Marianne Williamson’s embarrassing and ignorant take on the 2nd Amendment

The Democrat is trying to rewrite history.

As someone who has spent a lot of time over the years defending the Second Amendment, I’ve seen a lot of arguments about guns, from both sides of the aisle. They come in many forms and entire books have been written addressing them, but one of the most bizarre to me is the attempt to rewrite history.

Take this recent tweet from Democrat Marianne Williamson:


There’s…well, there’s a lot to unpack, so let’s get to work.

When the Founders wrote the Second Amendment, the largest guns they had were muskets

Now, I’m not sure where she’s going here. The “largest” gun isn’t exactly a useful nomenclature, to say the least, but so what?

The typical long gun of the era ranged in caliber from .25 to .62 caliber. As she later brings up so-called “assault weapons,” it should be noted that all of these are larger than the .223/5.56 round you’ll typically find an AR-15 chambered in.

Yet, again, “musket” isn’t a size. It’s a type of firearm, a smooth-bore muzzle-loading long gun and yes, they were common during the 18th century.

The problem here, though, is that our Founding Fathers weren’t relegated to just muskets, as many people claim. Rifles–firearms with rifling inside the barrel that increases accuracy over distance–were common as well and used heavily during the American Revolution.

So, on this, Williamson’s tweet doesn’t make a lot of sense.

The modern bullet had not yet been invented

It hadn’t, but so what? Projectiles were still in existence, after all, and while I can’t speak from first-hand experience, I don’t think being shot with a ball is any more pleasant than being shot with a modern round.

Further, why does it matter what was invented when? The Fourth Amendment was written at a time before cell phones were invented, yet it still protects your right to privacy if the police want to see what’s in your phone.

They could only shoot one bullet at a time

To be a little pedantic, guns today can only shoot one bullet at a time.

Of course, she likely means repeating firearms weren’t in existence, which is a common talking point among those who want to advance gun control. It’s also terribly wrong.

The Puckle gun, for example, existed.

Invented in 1718, the Puckle Gun was basically a flintlock, crew-served revolver. It wasn’t even a new design when the Second Amendment was written, which means there’s a high likelihood that at least some of the Founding Fathers were familiar with it.

Further, it wasn’t the only repeating gun of the era.

The Girardoni air rifle was an air-powered, 20-shot rifle that accompanied Lewis and Clark on their famous expedition. The weapon also saw service with the Austrian Empire.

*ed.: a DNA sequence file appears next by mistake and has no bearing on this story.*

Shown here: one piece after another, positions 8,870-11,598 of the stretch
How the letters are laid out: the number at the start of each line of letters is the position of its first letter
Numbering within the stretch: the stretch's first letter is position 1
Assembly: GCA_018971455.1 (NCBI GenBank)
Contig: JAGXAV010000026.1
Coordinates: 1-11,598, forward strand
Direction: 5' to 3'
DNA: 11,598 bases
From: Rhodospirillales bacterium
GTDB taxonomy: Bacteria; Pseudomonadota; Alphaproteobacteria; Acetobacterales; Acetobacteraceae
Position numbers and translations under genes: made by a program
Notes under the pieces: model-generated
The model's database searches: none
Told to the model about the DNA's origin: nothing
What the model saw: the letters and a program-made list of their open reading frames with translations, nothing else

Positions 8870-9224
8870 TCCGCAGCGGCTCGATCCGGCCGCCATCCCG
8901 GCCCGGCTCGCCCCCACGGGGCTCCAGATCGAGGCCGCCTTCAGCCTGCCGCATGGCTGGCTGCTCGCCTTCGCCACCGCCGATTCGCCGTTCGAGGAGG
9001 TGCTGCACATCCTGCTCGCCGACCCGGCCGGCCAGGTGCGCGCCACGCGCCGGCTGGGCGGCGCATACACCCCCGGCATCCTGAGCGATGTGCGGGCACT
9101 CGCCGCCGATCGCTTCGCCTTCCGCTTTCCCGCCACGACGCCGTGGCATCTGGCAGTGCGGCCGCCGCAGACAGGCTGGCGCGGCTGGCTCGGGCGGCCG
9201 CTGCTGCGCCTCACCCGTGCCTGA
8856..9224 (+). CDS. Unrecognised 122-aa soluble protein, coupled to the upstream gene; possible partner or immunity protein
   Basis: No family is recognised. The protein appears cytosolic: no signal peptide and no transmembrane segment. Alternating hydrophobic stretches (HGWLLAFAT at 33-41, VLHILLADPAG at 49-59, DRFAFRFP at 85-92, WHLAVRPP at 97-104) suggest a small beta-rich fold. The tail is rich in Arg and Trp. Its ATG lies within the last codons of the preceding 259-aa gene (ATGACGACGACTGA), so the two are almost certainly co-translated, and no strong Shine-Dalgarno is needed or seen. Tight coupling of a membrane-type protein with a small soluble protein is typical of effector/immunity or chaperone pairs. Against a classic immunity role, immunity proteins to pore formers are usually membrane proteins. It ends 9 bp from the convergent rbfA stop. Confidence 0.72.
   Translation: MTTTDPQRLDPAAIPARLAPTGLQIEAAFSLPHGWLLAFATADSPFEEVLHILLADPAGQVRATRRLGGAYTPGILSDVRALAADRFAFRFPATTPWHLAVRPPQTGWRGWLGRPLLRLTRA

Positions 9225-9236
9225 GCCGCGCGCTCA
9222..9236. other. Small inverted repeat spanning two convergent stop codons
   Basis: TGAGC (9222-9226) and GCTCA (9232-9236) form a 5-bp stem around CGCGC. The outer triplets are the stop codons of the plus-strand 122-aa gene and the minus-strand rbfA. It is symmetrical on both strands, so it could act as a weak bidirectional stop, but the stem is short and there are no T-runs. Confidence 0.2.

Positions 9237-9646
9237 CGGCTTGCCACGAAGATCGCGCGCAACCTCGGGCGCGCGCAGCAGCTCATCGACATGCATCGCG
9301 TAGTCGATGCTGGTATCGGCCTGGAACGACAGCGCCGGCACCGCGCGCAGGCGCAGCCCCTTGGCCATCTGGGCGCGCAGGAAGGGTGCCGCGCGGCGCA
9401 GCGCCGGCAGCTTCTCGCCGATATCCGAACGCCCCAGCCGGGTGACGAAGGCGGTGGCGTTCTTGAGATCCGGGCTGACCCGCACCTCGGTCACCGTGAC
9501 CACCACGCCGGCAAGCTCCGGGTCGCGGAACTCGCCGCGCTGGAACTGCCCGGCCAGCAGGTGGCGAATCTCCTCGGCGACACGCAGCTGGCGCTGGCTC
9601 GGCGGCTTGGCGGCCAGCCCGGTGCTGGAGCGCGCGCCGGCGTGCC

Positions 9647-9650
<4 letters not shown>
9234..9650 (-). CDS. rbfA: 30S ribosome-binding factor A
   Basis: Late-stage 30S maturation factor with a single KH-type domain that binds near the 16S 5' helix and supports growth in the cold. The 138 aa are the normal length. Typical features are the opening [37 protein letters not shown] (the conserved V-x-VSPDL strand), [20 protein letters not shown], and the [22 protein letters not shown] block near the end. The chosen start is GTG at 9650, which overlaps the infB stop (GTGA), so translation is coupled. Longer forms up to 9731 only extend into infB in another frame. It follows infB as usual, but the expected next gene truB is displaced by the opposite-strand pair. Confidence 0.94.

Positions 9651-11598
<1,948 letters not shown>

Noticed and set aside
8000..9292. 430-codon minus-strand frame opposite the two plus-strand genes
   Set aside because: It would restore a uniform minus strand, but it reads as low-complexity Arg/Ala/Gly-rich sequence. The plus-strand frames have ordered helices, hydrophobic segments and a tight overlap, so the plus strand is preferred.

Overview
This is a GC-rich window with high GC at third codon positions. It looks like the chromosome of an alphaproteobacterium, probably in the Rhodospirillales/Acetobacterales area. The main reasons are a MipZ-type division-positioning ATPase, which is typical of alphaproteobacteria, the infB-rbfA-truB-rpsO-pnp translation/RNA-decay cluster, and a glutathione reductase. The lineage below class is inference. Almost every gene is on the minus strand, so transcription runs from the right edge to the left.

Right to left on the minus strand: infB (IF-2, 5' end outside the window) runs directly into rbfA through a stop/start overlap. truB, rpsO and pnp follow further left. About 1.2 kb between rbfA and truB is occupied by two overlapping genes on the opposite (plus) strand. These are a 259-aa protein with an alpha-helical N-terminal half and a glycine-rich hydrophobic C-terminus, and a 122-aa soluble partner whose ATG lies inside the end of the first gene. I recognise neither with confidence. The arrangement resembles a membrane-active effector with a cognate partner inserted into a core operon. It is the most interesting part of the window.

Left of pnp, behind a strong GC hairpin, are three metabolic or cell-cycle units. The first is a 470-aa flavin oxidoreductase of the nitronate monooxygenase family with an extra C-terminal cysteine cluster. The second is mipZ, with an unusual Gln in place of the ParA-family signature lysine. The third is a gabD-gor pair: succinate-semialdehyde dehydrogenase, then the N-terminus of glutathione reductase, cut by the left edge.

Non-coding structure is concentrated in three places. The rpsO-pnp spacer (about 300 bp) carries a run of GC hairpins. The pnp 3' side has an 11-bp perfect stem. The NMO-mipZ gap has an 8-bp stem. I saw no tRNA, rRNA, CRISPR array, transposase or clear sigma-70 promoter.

The Girardoni fired a .46 caliber round at roughly 500 feet per second, more than enough to kill a person, and could do so quickly, not unlike what you’d see with a modern semi-automatic rifle. As it was invented in 1780, it too existed when the Second Amendment was written.

So…so much for that talking point.

Today’s assault weapon would be like the power of a cannon to them

That’s…that’s quite a suggestion.

It’s not remotely true, of course, but it’s still quite a suggestion.

The 5.56 round has about 1,311 foot-pounds of energy when it’s fired. It sounds like a lot, and while it’s not exactly a tickle, it’s not even remotely close to the kind of energy released from a cannon when it’s fired.

Yet even if it was, it’s important to remember that cannons were often in private hands during the time of the Second Amendment’s writing. In fact, privately-owned warships could be had if one had the funding for such a thing, especially if one wanted a letter of marque.

If something as universally dangerous–and, it should be noted, absolutely useless for hunting–was permitted during the early days of our nation, it’s kind of hard to convince anyone that an AR-15 or other “assault weapon” is so powerful that our Founding Fathers would support gun control.

The Second Amendment is NOT a legitimate reason not to ban assault weapons

It’s not?

That’s quite a take from a constitutional scholar.

Except, Williamson isn’t, and that’s probably a good thing. After all, if an actual constitutional scholar argued that an amendment that expressly prevents the government from passing gun control doesn’t actually prevent the government from passing gun control, we’d have major problems.

Yet it does.

Further, that right has generally been upheld by the Supreme Court. While they do say there are limitations, the Bruen decision outlined what those limitations are. As we’ve noted, the existence of repeating and “dangerous” weapons were known and permitted by the Founding Fathers, though, which means under Bruen, the Second Amendment actually is a legitimate reason not to ban assault weapons.

Ban them now?


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Tom Knighton
Tom Knighton
Tom Knighton is a Navy veteran, a former newspaperman, a novelist, and a lifetime shooter who has increasingly focused on Second Amendment issues. He lives with his family in Southwest Georgia.